Five Tips to Get Results from Your Weight Loss Resolution
One of the most common New Year’s resolutions people make is to exercise and lose weight. In a 2018 survey by National Public Radio and The Marist Poll, a staggering 13 percent of Americans that made a New Year’s resolution, set out with the intention of exercising. However, in a report by Foursquare and Citylab, the second Saturday of February has been identified as “Fall Off the Wagon Day” among gym-goers each year. The report compares the decrease in weekly gym visits and the increase in fast food activity. Donald Cundiff, MD, board-certified obesity physician, offers five tips to get results from your New Year’s weight loss resolution.
1. Control Your Food Environment
When work requires you to get up early or punch in late, it’s really easy to swing by the local bakery or coffee shop on your way in. Especially when, in most cities, fast food chains can be found on every corner. Best way to kick the coffee and doughnut habit? Switch up your route to work!
“We know that it takes more calories to get full on processed foods, and they are much more likely to be over-rewarding and addicting,” said Dr. Cundiff. “If you can reduce your cues and exposure to these calorie-dense foods that are easy to grab and eat in your home and work environment, you will be much less likely to crave them. Get rid of tempting things such as chips, cookies, and ice cream— do not give yourself the option to eat these foods.”
2. Control Your Appetite
The brain has a weight regulatory center. If you eat foods that are higher in lean protein and contain lots of fiber like vegetables and whole fruits, you will be able to get full on less food.
“That is the goal of long-term weight loss, to stay full, happy and comfortable despite eating less total calories,” said Dr. Cundiff. “Foods that are high in calorie density, like highly processed foods in the middle of a grocery store and fast foods, take more calories to get full and do not keep you full. I believe if you eat healthy unprocessed foods, over time your brain will learn to enjoy them.”
3. Get Quality Sleep
Good sleep is food for your brain, but did you know that lack of sleep can affect your weight? When you’re short on sleep, it’s very easy to skip a trip to the gym, or even your daily walk with a four-legged friend. In a study by the University of Chicago, it was found that sleep-deprived participants chose snacks with twice as much fat as those who slept at least 8 hours.
“Adequate restorative sleep is required to help your brain be happy on fewer calories and happier with less comfort foods,” said Dr. Cundiff. “Studies show that getting 7 or 8 hours of quality sleep at night is essential to good health and a smaller waistline."
4. Decrease Your Stress
In 2017, 27 percent of Americans reported they had extreme stress. While high levels of stress can affect our mental health, it can also get in the way of trying to shed those extra pounds.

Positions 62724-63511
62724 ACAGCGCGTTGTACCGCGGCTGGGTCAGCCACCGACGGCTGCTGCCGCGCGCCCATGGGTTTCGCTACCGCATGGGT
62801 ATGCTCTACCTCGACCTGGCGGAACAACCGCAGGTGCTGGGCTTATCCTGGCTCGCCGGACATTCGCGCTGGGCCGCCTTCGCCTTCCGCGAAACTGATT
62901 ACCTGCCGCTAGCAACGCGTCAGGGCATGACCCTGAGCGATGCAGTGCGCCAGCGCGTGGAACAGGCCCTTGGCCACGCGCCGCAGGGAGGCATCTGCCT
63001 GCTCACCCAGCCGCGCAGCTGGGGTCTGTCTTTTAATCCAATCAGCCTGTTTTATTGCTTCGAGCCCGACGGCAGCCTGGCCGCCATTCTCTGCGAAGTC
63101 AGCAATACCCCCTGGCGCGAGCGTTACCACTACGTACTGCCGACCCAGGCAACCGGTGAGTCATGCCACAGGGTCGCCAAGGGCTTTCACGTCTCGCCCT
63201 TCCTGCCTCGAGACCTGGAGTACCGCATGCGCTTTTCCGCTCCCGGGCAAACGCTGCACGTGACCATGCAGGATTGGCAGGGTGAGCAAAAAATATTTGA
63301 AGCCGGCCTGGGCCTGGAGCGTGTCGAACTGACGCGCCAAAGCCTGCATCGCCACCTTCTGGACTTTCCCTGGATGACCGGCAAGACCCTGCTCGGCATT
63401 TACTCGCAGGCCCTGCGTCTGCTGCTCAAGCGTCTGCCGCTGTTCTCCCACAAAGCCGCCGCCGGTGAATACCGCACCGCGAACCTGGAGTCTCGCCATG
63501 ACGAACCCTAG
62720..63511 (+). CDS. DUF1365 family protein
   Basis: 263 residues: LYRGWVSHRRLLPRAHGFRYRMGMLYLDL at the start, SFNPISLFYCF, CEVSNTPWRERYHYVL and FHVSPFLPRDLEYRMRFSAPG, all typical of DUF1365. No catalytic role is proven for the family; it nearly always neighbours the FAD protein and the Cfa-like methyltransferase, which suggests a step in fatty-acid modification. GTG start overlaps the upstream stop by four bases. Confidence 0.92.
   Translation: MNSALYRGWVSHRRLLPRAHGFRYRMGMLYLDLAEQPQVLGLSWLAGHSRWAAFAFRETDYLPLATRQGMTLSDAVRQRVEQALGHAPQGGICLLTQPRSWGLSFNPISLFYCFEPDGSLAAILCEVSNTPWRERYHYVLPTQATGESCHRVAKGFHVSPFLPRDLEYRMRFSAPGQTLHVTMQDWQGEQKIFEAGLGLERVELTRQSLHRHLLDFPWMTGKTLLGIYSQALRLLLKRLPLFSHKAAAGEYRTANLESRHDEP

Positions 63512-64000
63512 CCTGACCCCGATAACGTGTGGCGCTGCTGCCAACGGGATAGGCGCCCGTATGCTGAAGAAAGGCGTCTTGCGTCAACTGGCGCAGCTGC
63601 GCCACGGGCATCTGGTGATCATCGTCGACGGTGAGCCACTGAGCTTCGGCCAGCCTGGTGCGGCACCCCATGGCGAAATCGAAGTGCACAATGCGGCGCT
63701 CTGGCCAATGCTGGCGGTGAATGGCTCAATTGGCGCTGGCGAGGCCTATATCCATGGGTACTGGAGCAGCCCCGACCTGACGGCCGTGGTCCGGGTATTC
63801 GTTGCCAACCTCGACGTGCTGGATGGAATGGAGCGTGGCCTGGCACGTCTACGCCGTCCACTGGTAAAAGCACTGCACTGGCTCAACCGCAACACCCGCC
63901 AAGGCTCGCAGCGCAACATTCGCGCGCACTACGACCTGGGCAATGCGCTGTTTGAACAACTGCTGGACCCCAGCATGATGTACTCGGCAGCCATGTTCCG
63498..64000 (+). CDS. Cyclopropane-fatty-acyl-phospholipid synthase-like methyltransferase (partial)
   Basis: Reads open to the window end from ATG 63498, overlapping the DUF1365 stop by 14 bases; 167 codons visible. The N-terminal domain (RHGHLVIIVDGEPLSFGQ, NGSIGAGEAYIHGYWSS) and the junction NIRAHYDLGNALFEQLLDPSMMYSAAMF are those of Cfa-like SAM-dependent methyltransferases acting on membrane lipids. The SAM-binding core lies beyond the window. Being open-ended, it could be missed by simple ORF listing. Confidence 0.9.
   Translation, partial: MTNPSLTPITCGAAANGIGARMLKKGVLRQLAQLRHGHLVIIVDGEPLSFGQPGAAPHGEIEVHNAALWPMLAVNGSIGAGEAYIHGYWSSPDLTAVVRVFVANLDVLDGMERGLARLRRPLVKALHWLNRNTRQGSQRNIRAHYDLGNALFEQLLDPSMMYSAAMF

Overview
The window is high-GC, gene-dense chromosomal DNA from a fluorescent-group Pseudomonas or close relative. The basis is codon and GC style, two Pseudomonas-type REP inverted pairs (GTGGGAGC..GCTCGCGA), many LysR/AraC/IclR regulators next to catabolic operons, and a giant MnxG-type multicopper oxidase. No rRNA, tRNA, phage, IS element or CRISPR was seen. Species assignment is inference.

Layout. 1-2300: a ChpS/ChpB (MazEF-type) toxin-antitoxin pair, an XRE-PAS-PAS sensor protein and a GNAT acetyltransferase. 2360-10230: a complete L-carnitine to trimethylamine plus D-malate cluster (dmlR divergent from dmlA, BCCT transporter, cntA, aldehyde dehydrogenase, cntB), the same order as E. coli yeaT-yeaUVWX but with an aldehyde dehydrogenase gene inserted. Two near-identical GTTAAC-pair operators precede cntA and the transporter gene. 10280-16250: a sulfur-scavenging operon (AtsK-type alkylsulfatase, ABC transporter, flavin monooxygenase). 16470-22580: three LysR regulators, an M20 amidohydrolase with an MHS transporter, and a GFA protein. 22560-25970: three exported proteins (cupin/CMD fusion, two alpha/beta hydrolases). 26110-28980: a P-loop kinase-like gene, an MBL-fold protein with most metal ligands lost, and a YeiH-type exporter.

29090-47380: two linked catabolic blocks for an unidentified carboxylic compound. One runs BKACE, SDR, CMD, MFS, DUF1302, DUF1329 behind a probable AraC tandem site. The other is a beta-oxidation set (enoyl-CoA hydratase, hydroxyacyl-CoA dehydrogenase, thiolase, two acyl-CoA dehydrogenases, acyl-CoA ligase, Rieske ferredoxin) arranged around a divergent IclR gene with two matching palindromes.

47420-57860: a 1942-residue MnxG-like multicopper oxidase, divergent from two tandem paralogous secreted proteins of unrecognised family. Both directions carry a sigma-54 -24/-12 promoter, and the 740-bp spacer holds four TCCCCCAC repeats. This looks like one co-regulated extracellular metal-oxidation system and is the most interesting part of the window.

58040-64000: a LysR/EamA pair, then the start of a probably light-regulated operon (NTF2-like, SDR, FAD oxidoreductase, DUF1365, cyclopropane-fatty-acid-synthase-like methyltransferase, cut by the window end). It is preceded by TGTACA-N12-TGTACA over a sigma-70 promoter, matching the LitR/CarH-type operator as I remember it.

“Whatever healthy activities we can do to decrease our worry and stress should help decrease our belly fat and cravings for comfort foods, which can be driven by the excess cortisol that worry and anxiety produces,” said Dr. Cundiff.
If you are feeling the stress cloud after a long day, grab a friend and go for a long walk! According to a study by USC Marshall School of Business, the specific interaction with a person who genuinely understands your emotions and response can provide measurable relief from stress. Not to mention, the additional benefit from the release of feel-good endorphins from the walk! Some other great stress-relieving activities include yoga, Pilates, Zumba, or spin classes.
5. Be Active
You’ve heard the saying— “move it, move it, move it!” Now it’s time to take those words to heart and add physical activity and exercise to your daily routine.
“Despite what weight loss gurus say, regular physical activity and exercise can help with both weight loss and weight maintenance,” said Dr. Cundiff. “Exercise helps us both mentally and physically. You can just grab your Fitbit or cell phone pedometer and try to gradually increase your steps, or slowly start more formal exercises. Exercise, especially strength training, does not often move the scale quickly for most individuals, but it does decrease fat and builds more metabolically-active muscle.”
While it varies from person to person, the current Physical Activity Guidelines recommend 150 minutes of moderate to vigorous physical activity per week. Specifically for weight loss purposes, many experts recommend up to 60 minutes per day.
Weight Management and Nutrition Program
The Weight Management and Nutrition Clinic at Firelands Regional Medical Center was established to assist providers in providing safe and effective management of patients needing treatment and support in achieving a healthy weight and the lifestyle needed to maintain that weight. The Weight Clinic at our Center for Weight Management is staffed by a board-certified obesity physician, a nurse practitioner, a board certified ambulatory care pharmacist, a registered dietitian and nurses, physical therapists and behavior management specialists. For more information or to self-refer, visit the Weight Management and Nutrition Program website, or call 419-557-6556.